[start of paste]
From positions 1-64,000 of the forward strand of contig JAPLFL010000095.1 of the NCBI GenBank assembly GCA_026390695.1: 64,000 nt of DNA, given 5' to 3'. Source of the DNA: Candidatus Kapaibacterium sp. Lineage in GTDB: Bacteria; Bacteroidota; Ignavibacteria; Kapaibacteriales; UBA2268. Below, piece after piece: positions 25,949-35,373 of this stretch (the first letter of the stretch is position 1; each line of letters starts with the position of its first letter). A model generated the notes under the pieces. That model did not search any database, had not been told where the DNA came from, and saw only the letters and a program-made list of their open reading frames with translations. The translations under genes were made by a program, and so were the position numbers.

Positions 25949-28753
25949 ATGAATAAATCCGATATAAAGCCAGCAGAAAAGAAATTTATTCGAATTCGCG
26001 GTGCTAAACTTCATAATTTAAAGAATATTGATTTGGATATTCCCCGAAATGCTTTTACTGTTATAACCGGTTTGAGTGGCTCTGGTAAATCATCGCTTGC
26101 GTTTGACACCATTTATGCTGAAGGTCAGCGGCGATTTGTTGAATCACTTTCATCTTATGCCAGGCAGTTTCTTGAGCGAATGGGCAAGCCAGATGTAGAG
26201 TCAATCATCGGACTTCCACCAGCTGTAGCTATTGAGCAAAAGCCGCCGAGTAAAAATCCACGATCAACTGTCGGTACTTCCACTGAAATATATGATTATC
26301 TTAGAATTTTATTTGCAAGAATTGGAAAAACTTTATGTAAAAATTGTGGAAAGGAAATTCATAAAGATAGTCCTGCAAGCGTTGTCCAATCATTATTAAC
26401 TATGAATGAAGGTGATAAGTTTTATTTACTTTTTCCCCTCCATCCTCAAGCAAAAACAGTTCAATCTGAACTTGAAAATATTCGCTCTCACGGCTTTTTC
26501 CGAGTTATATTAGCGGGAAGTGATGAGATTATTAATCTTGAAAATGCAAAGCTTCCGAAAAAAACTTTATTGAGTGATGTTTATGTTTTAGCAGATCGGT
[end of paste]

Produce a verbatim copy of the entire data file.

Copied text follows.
From positions 1-64,000 of the forward strand of contig JAPLFL010000095.1 of the NCBI GenBank assembly GCA_026390695.1: 64,000 nt of DNA, given 5' to 3'. Source of the DNA: Candidatus Kapaibacterium sp. Lineage in GTDB: Bacteria; Bacteroidota; Ignavibacteria; Kapaibacteriales; UBA2268. Below, piece after piece: positions 25,949-35,373 of this stretch (the first letter of the stretch is position 1; each line of letters starts with the position of its first letter). A model generated the notes under the pieces. That model did not search any database, had not been told where the DNA came from, and saw only the letters and a program-made list of their open reading frames with translations. The translations under genes were made by a program, and so were the position numbers.

Positions 25949-28753
25949 ATGAATAAATCCGATATAAAGCCAGCAGAAAAGAAATTTATTCGAATTCGCG
26001 GTGCTAAACTTCATAATTTAAAGAATATTGATTTGGATATTCCCCGAAATGCTTTTACTGTTATAACCGGTTTGAGTGGCTCTGGTAAATCATCGCTTGC
26101 GTTTGACACCATTTATGCTGAAGGTCAGCGGCGATTTGTTGAATCACTTTCATCTTATGCCAGGCAGTTTCTTGAGCGAATGGGCAAGCCAGATGTAGAG
26201 TCAATCATCGGACTTCCACCAGCTGTAGCTATTGAGCAAAAGCCGCCGAGTAAAAATCCACGATCAACTGTCGGTACTTCCACTGAAATATATGATTATC
26301 TTAGAATTTTATTTGCAAGAATTGGAAAAACTTTATGTAAAAATTGTGGAAAGGAAATTCATAAAGATAGTCCTGCAAGCGTTGTCCAATCATTATTAAC
26401 TATGAATGAAGGTGATAAGTTTTATTTACTTTTTCCCCTCCATCCTCAAGCAAAAACAGTTCAATCTGAACTTGAAAATATTCGCTCTCACGGCTTTTTC
26501 CGAGTTATATTAGCGGGAAGTGATGAGATTATTAATCTTGAAAATGCAAAGCTTCCGAAAAAAACTTTATTGAGTGATGTTTATGTTTTAGCAGATCGGT